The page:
You know – because anyone with access to social media knows – that it was Obama’s secret hit squad of pillow-wielding assassins who took out Supreme Court Justice Antonin Scalia.
The timing of the “murder” seems a bit curious, so late in his second term that the president has little chance of getting a successor past the Senate. And, of course, Scalia was 79 years old with a history of serious heart problems. No matter. Rational thinking hardly keeps lunatic conspiracy theories like this from spreading through cyberspace like a brain-eating virus.
Speaking of which, apparently the Zika virus was spawned by an entomological experiment gone horribly wrong, after a British bio-tech company released genetically modified mosquitoes in a bungled attempt to control dengue fever.
The GMO Frankenbug theory was born last month on a Reddit post and has since been disproved by reputable science writers. But too late. Sinister plans to spread Zika have now been attributed to, among others, Bill Gates and the Rockefeller Foundation. Or to a larvicide manufactured by Monsanto, though Monsanto didn’t make the larvicide and that the larvicide can’t be linked to Zika.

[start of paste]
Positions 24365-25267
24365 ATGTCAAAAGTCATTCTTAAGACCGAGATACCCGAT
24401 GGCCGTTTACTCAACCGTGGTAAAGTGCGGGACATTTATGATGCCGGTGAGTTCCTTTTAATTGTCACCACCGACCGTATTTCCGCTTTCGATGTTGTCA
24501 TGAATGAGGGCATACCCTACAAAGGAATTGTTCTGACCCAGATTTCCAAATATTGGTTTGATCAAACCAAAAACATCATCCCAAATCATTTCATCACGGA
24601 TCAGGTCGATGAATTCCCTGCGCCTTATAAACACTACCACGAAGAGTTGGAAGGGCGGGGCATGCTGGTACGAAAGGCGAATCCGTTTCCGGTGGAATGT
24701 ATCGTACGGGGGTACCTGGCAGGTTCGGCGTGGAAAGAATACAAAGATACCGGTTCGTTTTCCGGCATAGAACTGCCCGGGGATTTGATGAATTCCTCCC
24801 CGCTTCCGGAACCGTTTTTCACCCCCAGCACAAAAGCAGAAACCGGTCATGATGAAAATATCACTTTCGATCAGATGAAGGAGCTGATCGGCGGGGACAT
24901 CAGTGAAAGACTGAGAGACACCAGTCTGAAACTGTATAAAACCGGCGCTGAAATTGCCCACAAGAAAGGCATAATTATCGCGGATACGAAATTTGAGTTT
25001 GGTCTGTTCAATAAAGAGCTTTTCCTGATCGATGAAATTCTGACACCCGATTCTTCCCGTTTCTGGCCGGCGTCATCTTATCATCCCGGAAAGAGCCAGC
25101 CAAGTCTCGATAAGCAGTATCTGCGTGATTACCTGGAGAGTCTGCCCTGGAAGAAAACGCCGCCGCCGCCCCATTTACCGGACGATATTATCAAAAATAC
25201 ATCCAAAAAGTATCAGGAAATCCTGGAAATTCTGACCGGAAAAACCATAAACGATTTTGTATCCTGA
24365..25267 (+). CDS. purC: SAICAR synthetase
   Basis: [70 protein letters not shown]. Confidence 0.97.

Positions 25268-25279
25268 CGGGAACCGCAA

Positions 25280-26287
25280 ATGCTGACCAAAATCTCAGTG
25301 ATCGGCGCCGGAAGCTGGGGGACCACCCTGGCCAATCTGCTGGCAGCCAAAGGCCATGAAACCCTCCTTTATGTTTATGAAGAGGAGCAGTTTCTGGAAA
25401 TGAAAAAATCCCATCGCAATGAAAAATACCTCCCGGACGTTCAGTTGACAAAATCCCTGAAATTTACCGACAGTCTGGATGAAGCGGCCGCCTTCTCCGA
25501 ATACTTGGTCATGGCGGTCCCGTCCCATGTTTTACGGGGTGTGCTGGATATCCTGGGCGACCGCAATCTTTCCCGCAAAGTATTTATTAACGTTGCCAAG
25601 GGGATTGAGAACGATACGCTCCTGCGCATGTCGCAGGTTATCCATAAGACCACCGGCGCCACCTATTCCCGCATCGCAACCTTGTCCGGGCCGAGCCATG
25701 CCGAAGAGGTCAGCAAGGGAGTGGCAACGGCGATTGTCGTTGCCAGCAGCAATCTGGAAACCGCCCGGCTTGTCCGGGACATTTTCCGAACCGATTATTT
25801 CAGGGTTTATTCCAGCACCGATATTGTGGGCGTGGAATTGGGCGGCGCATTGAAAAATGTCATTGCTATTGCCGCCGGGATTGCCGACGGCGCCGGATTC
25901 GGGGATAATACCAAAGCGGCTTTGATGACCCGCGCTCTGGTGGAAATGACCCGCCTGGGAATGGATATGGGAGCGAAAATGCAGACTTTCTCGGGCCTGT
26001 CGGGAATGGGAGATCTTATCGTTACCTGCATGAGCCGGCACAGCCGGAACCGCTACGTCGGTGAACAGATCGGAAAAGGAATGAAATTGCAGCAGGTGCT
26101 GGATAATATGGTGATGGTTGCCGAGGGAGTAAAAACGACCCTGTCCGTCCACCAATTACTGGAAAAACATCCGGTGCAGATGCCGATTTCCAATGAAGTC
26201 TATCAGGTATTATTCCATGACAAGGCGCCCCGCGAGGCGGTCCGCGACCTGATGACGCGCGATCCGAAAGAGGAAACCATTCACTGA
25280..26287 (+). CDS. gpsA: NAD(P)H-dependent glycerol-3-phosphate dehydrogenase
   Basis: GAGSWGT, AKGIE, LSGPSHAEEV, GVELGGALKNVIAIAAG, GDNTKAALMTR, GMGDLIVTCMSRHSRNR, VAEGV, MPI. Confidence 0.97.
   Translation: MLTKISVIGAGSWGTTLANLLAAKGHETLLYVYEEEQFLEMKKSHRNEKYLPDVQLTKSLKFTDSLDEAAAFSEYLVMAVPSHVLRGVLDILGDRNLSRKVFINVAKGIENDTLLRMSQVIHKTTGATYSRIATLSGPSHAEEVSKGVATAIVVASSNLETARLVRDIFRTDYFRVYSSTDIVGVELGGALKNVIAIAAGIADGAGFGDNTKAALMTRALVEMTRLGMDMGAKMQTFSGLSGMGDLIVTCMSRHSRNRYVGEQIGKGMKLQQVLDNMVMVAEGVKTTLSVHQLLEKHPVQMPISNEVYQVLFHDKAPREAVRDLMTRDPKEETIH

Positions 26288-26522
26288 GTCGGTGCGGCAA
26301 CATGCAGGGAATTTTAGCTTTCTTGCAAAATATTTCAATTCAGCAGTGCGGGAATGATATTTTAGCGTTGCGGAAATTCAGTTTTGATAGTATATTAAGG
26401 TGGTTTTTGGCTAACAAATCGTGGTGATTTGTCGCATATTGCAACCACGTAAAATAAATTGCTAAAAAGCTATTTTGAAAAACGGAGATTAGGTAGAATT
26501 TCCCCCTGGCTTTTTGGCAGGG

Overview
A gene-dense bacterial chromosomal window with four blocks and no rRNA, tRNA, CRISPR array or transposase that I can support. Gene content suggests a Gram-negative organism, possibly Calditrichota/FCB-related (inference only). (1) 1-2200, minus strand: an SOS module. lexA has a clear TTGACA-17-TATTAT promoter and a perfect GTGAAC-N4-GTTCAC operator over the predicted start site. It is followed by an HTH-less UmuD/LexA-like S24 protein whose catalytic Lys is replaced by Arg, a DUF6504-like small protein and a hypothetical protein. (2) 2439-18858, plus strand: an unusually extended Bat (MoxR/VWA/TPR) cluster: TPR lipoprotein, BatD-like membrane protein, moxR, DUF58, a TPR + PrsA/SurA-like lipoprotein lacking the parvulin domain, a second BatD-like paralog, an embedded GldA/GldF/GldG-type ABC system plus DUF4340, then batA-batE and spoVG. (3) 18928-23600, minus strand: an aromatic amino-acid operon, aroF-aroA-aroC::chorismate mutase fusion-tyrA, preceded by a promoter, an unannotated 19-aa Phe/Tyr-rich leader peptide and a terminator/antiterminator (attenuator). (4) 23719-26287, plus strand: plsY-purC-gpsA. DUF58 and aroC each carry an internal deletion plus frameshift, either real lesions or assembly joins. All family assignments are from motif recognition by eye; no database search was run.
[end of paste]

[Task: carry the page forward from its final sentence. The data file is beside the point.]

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This Zika plot has some kind of link to the old one-world-government thing. Though a counter theory roiling through the blogosphere holds that the Centers for Disease Control and Prevention invented the Zika sham just to scare us into submission.
Nutball conspiracies are hardly new. When I was a kid, the John Birch Society was sure that fluoridated water was a commie plot.
But nowadays, the digital age can lend even a few disparate paranoids the sense that they are one of many. Even the craziest notionsfind community on Facebook or Reddit or Twitter or beyond.
James Tracy, the infamous conspiracy-theorist professor whom Florida Atlantic University finally fired last year, has added posts about Scalia and Zika to his netherworld blog. Tracy’s prevailing obsession remains that “Nobody died at Sandy Hook,” that the awful elementary school massacre was only theater, so many fake deaths contrived to allow Obama to confiscate our guns.
It’s getting crazier. Maybe even scarier. On Wednesday, the Southern Poverty Law Center released a report warning about the rise of “conspiracy-minded antigovernment ‘Patriot’” groups, going from 874 in 2014 to 998 last year.
Conspiracy theories have become so prevalent on the Internet that mainstream news outlets now spend time and space debunking rumors we once would have ignored. In the past week, The Washington Post, The New York Times, CNN, Fox News and other media deconstructed fantastic suppositions about Scalia’s death or the Zika virus.
Of course, out there in crazy land, The Times and The Post and the Miami Herald are all conspirators in the big secret plot.
Fred Grimm writes for the Miami Herald.